Lausanne’s Olympic Museum brings hearts & minds closer to the real thing

Olympic Museum Lausanne

IF LIKE me you’ve been slow to fully embrace the Olympics Games after an endlessly negative media build-up however legitimate, then I recommend a visit to the Olympic Museum in Lausanne to help you get your Olympic mojo back before they’re over for another four years.

Informative, inspiring and just plain fun, I found myself reliving so many special Olympic moments and personal memories from past Games that I came away appreciating all over again what the fuss is all about.

The Olympic Museum: modern but evoking ancient Greek architecture.

Share the Dream

The Museum uses 3000 sq.m. of exhibition space, 1500 exhibits and 150 screens — including an abundance of highly emotive audio-visuals — to ensure visitors of all ages engage with every facet of the Olympic experience: athletics, culture, geography, science, technology, the arts and architecture. Thankfully, you never lose sight of the human qualities that drive the Olympic spirit — the athletes’ passion, sacrifice and skill, quite literally, their blood, sweat and tears.

The first of three floors of exhibition space, “The Olympic World”, looks at the origins of the Games in ancient Greece and their revival at the Athens Games of 1896 by Pierre de Coubertin and on through to their present incarnation as a global sports and cultural event.

If someone were to ask for the recipe for “becoming Olympic”, I would say that the first prerequisite is to be joyful — Pierre de Coubertin

The second level, “The Olympic Games”,  charts the evolution of the competition: how have technological innovations changed the various Olympic disciplines. Personal testimonies, films, photographs and a stunning collection of sporting equipment, uniforms and other memorabilia bring you closer to sporting achievements that for most of us could only be seen on a TV screen from half-a-world away.

I remember watching Torville and Dean’s “perfect 6s” gold-medal winning performance at the Sarajevo Winter Olympics in 1984 so it’s a thrill to see their skating costumes up close, as well as to revisit on film the opening ceremonies of the 1976 Olympics in my hometown Montreal.

The torch used to light the Olympic cauldron in Montreal stands among all the torches used over the decades including the ones from Berlin in 1936 and next to it from London in 1948 — you cannot help but ponder how the world suffered and changed in those 12 tumultuous years.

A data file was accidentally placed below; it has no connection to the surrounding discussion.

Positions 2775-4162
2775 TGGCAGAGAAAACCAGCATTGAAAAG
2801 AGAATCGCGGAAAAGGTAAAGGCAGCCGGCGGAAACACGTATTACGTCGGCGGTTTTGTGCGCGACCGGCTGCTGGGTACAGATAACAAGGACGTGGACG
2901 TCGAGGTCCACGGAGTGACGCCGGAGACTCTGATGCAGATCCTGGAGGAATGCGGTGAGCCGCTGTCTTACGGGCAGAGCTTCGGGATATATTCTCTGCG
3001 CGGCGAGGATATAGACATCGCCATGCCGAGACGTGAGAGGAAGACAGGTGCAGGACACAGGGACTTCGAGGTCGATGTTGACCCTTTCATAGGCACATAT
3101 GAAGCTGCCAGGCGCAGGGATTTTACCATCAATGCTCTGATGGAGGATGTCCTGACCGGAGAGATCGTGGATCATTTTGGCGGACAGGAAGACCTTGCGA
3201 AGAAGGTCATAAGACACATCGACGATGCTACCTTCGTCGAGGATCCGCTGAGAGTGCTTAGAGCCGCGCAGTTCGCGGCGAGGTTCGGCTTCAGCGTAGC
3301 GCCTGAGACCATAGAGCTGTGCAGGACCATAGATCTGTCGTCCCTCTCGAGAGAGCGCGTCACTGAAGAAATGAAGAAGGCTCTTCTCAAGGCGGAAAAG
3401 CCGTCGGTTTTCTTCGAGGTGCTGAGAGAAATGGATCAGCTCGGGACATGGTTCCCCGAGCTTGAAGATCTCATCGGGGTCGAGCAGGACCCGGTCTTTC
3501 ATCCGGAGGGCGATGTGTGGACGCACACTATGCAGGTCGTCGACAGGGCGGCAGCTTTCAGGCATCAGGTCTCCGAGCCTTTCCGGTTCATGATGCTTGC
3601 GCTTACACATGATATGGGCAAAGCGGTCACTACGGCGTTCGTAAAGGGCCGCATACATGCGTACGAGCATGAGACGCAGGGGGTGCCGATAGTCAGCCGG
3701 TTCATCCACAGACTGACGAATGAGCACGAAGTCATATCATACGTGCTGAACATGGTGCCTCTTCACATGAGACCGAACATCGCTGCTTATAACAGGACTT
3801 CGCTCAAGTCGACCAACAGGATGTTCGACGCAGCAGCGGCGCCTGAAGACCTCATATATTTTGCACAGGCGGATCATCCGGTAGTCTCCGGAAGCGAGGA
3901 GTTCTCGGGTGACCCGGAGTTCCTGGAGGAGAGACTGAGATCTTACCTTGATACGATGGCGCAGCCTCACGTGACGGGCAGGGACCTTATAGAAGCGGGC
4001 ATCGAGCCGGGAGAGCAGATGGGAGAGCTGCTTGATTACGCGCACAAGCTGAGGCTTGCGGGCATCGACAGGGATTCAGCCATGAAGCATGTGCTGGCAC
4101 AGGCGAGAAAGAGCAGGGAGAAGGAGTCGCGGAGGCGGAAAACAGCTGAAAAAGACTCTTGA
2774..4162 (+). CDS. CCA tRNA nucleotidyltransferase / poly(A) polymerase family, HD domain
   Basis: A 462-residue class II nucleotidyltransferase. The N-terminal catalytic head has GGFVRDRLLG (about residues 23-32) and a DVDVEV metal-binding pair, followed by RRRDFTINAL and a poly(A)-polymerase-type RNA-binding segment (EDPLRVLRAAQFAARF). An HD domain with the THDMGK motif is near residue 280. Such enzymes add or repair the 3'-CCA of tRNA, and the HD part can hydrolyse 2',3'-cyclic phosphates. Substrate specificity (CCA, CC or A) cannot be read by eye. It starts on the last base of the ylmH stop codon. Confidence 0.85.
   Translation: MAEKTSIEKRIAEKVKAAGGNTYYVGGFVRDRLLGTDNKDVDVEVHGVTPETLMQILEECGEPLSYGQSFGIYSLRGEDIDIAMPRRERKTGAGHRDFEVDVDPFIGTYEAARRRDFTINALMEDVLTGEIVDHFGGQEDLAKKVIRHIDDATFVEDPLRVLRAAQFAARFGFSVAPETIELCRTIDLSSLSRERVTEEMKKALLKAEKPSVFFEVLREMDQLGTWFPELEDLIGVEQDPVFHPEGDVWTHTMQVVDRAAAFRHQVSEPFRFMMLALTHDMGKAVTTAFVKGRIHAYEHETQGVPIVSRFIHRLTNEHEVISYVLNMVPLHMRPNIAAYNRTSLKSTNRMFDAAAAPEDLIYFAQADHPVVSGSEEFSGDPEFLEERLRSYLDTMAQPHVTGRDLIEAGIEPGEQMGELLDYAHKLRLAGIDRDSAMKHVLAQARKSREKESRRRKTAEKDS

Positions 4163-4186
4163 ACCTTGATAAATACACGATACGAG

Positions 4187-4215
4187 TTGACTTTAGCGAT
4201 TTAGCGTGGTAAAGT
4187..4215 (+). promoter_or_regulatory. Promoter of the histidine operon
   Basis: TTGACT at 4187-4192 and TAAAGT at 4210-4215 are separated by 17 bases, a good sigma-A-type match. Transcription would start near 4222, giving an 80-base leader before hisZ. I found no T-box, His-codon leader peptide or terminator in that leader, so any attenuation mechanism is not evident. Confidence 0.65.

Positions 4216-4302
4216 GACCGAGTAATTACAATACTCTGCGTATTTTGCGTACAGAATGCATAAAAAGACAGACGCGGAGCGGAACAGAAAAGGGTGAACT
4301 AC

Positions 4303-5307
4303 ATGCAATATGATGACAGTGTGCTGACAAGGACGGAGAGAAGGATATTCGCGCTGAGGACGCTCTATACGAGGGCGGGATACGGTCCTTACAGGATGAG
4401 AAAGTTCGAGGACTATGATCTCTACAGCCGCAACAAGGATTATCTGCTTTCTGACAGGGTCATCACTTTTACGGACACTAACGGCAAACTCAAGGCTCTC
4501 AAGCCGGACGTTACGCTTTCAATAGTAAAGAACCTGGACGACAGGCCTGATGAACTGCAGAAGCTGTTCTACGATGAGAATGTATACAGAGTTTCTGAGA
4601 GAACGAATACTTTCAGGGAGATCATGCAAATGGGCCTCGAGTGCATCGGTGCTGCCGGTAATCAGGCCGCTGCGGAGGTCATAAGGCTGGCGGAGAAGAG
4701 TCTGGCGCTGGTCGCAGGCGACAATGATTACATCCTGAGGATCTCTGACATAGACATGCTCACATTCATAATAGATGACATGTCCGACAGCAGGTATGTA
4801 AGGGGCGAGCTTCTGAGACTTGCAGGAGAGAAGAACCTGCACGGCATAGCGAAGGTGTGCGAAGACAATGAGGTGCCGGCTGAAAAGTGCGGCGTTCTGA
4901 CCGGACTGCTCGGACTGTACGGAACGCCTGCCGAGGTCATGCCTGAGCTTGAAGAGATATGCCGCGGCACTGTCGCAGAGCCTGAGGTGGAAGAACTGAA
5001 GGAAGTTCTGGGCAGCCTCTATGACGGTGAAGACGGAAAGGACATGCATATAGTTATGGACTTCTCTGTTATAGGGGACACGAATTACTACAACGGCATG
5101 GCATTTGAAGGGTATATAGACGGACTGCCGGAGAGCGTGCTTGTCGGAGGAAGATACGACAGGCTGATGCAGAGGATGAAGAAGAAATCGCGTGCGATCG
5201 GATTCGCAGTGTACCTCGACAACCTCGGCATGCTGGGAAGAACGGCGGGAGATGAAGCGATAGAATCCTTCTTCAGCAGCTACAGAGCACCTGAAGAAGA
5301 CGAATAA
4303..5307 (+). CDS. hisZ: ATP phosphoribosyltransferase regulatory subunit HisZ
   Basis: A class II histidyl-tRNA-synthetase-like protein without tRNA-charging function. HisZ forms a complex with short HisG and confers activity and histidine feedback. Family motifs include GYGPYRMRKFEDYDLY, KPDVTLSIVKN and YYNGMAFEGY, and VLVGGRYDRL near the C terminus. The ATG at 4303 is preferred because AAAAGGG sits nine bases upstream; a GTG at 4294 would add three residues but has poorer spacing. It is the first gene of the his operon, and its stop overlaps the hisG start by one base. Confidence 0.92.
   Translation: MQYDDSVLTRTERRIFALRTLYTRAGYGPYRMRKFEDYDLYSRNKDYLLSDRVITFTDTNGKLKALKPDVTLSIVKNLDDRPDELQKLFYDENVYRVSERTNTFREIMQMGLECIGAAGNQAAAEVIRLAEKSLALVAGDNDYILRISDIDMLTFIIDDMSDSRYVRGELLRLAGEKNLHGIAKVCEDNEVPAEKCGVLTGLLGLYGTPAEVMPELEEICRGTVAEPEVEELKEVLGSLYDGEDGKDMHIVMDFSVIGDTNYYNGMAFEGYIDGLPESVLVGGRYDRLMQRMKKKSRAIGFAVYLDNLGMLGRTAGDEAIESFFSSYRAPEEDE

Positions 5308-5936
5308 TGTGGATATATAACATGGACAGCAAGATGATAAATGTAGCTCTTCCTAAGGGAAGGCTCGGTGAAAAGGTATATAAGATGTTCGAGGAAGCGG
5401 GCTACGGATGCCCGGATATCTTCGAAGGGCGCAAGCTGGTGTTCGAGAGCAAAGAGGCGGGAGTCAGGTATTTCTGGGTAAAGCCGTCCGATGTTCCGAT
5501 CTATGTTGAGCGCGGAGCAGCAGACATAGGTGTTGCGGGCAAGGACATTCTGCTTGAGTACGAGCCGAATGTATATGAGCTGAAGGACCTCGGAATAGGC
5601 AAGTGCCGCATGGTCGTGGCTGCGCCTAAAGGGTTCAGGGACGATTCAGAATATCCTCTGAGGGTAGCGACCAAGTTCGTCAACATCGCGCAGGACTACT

The third level, devoted to “The Olympic Spirit”, brings you into the heart of an Olympic village. Here you learn — and try out for yourself — the techniques athletes use to prepare for their disciplines and improve their focus. There are a number of interactive displays that are ideal for children and young adults to try out.

Photo featured in “Cap Sur Rio”, special events and exhibits devoted to the Rio Olympics and the host country, Brazil.

Cap Sur Rio

A bright and engaging temporary exhibition in two sections called “Cap Sur Rio”, helps you discover the host city’s history and culture through music, photography, film and artworks and looks at the transformation the city has undergone to host the Games this Summer.

You can also get your hands on a Rio Olympic torch — okay, it’s not lit and you can’t run (away) with it, but it’s probably the closest you’re ever going to get to the real thing and that’s thrilling enough.

The wonder of it all

The Museum succeeds in creating a sense of wonder, mostly about the pursuit and achievement of sporting excellence and how much that asks of every athlete whether or not they win a medal.

You can’t look at the fragile wood two-man bobsleigh the Swiss team rode on the treacherous Pélerins bobsled run at the 1924 winter Olympics in France without being impressed by their courage. Or look at the height of the high jump and pole vault apparatus and not think: uh, really?!

I’m reminded that devotion, hard work, and daring-do flutter at the heart of the Games, which is enough to push aside all cynicism for at least a couple of hours and maybe even create a reserve of goodwill to get me through the rest of the time.

Practical Information about the Olympic Museum

The Olympic Museum is located at the Quai d’Ouchy in Lausanne and is easily accessible by car or public transport. Find practical info at these links: rates and opening times: getting there; educational offerings for students; and facilities and services for the disabled.

The TOM café-restaurant has a simple summer menu and a spectacular view of the Alps from its terrace. The TOM souvenir shop offers high-quality, attractive merchandise. The Cap Sur Rio exhibit continues until 25 September.

5 responses to “Lausanne’s Olympic Museum brings hearts & minds closer to the real thing”

  1. Would love to visit this museum….. and love the quote by Pierre de Courbertin; a quote that can apply to so many endeavours.


  2. Hi Elena, I’m enjoying exploring your website!
    It sounds like the Olympic Museum has radically changed and improved its image. Years ago we visited it with our kids and it was truly the dullest lacklustre museum we have ever been to. No mention of any Olympic legends, athletes, records; the museum focused simply on the Committee and its organisational structure!! Can you believe it?

    Thank goodness it has changed. Time to visit it again. Thanks for this.


    • I know what you mean, Joy. I had the same feeling about it when I visited it before the renovation. It’s much improved, thank goodness! Even teenagers seemed to enjoy it, especially the interactive section, which is a good thing. I’m glad you’re enjoying the blog. It’s always nice to get some positive feedback! Elena


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